Updated: April 25, 2015 12:46:30 am
A visit to Delhi would be incomplete without a visit to its nerve centre, a hexagon in the middle of the city in which stands a colonial structure appropriated by our independent federal republic. This is India Gate, circled by several government buildings, large sandstone structures originally intended to be the palaces of princely states but turned over to various state governments after the maharajas’ privy purses were abolished by Indira Gandhi in the 1970s.
One of these palaces now houses the Patiala House courts. This is where I first encountered the practice of law, as a student interning with a criminal lawyer.
Patiala House is where I first understood the tremendous dissonance between the letter of the law and its practice in court. It was a court system which often rejected the liberty of an accused, preferring a judicial approach that was almost deferential to the prosecution. Custodial interrogation and police remands would be granted as a matter of course and often bail was not the rule but a liberty obtained after much perseverance. These were experiences, I thought, that could only be felt but not conveyed to a person who was not a lawyer or a litigant. I was wrong.
Chaitanya Tamhane’s movie, Court, has brought this experience to movie theatres with incredible fidelity. From the architecture of the court, to the structure of a legal argument and even court rules, which require the litigant to be modestly attired, every frame of the movie rings with authenticity.
The plot depicts the prosecution of a folk singer whose verses agitate on the rights of Scheduled Castes and marginalised communities. This prosecution is under legal provisions which seem fictional because of how absurd they are. But they are, in fact, very much present in the law. They include various provisions of the Indian Penal Code, first enacted in 1860, and the Dramatic Performances Act, 1876. In addition, there is a healthy garnish of some recent anti-terror statutes. These are valid legislation and, every day, artists and authors are prosecuted under them.
Only last week, the Supreme Court considered the case of Vasant Dattatray Gurjar, charged with hate speech and obscenity for writing the Marathi poem, “Gandhi Mala Bhetla Hota”. While reserving the case for judgment, the bench remarked, “If some were to put these words in the mouth of Queen Victoria, how would the British have reacted? Linguistic freedom is not a problem but using the linguistic freedom to say something to Mahatma Gandhi is an issue.” If statements like this are heard in the apex court of our country, what hope do we have for those in mofussils?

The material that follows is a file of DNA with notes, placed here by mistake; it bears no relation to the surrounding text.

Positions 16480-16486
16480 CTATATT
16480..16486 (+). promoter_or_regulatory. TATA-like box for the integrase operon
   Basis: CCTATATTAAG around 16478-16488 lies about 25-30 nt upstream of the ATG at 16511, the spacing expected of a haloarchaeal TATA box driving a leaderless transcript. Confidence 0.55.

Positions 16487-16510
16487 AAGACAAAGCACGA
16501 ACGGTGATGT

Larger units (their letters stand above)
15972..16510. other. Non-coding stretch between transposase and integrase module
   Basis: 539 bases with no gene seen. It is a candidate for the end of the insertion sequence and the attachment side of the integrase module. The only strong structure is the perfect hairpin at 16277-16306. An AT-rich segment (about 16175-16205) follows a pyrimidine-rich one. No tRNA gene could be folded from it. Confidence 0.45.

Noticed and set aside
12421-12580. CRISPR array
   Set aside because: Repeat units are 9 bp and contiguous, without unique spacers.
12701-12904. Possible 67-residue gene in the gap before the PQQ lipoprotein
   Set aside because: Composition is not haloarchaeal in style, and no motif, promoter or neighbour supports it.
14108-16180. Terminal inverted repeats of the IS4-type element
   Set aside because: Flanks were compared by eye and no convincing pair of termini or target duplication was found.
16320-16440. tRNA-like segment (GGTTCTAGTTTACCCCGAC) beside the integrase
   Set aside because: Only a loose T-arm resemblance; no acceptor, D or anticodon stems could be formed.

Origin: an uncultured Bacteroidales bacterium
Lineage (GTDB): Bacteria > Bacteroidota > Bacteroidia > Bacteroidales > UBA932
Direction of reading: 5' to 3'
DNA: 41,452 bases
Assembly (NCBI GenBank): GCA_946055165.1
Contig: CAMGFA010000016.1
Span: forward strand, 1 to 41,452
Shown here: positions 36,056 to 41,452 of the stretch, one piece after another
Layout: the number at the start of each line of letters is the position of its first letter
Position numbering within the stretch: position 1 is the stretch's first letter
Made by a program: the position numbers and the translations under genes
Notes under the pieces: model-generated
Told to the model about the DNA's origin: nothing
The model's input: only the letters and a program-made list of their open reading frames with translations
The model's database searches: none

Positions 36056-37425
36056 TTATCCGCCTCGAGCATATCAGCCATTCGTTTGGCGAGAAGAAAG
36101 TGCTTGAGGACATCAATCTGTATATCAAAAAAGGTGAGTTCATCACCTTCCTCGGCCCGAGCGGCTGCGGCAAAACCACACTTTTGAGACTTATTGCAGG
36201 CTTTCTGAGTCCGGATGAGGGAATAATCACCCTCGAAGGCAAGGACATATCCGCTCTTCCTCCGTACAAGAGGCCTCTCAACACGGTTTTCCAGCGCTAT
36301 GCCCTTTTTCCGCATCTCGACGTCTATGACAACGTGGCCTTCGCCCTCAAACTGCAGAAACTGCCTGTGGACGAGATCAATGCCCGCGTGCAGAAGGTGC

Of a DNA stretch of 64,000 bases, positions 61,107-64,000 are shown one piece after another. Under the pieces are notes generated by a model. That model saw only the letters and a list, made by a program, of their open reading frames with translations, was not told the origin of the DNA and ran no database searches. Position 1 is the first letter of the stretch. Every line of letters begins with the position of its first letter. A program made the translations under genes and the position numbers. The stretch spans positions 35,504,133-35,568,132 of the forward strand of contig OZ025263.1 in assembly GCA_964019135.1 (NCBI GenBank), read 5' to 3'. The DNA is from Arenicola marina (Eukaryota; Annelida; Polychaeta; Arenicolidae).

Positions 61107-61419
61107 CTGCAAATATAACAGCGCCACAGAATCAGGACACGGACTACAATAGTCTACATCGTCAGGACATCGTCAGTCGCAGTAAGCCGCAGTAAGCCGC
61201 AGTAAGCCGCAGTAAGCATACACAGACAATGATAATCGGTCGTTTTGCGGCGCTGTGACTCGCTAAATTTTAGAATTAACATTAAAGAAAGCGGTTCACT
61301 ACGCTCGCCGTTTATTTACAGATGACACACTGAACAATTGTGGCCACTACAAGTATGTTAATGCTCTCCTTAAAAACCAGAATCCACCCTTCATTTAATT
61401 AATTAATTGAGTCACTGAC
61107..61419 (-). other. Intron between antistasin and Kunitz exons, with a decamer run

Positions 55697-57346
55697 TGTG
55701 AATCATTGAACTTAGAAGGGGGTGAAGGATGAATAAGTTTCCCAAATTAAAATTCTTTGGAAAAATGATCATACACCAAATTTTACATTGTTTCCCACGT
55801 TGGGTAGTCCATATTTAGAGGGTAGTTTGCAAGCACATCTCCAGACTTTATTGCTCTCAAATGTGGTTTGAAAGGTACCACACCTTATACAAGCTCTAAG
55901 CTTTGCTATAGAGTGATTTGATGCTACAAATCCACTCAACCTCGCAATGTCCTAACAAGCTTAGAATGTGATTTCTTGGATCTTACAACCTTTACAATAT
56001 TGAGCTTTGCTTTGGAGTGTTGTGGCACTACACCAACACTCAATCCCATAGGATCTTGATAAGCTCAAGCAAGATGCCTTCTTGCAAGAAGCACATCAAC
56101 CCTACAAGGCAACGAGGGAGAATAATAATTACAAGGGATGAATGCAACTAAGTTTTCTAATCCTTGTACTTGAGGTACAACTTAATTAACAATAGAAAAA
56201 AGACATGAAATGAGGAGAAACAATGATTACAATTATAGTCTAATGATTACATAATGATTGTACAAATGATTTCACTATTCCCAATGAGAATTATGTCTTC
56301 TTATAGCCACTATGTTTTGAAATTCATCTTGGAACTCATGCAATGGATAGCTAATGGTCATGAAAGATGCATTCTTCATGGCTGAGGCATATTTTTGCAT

In spite of the bleak picture painted by Court, there is reason for hope. This strand of hope emerges from the movie itself. It offers an unvarnished portrayal of the Indian legal system, without embellishment or moderation. It is a harsh critique, showing up the law as farce and its processes as punishment. Such commentary has not been censored or ignored but has received mainstream acceptance. Last year, it received the national award and it has now released in theatres across India, to packed audiences. This wide viewership is remarkable, not only because of its theme but also because of the fact that it is a Marathi film. It underscores that more and more people, outside the circuit of judges and lawyers, are questioning legal processes and their colonial legacies. People are questioning the authority of a nation-state that is fearful of dissenting voices, one that gags speech and song, shackles dancing feet.
This questioning is the first step towards a larger introspection, which may lead to a change in how we view the law, especially the enactments passed by the colonial masters and then enforced in a democratic state.
The answers to some of these questions may also be found around India Gate. Not far away, the gates of North Block bear an ominous statement: “Liberty will not descend to a people; a people must raise themselves to liberty. It is a blessing which must be earned before it can be enjoyed”. It prompts the thought that, just as we have appropriated and adapted colonial monuments, we need to claim and mould the law to a democratic polity that values dissent and plurality.
The writer is a Delhi-based lawyer email@example.com
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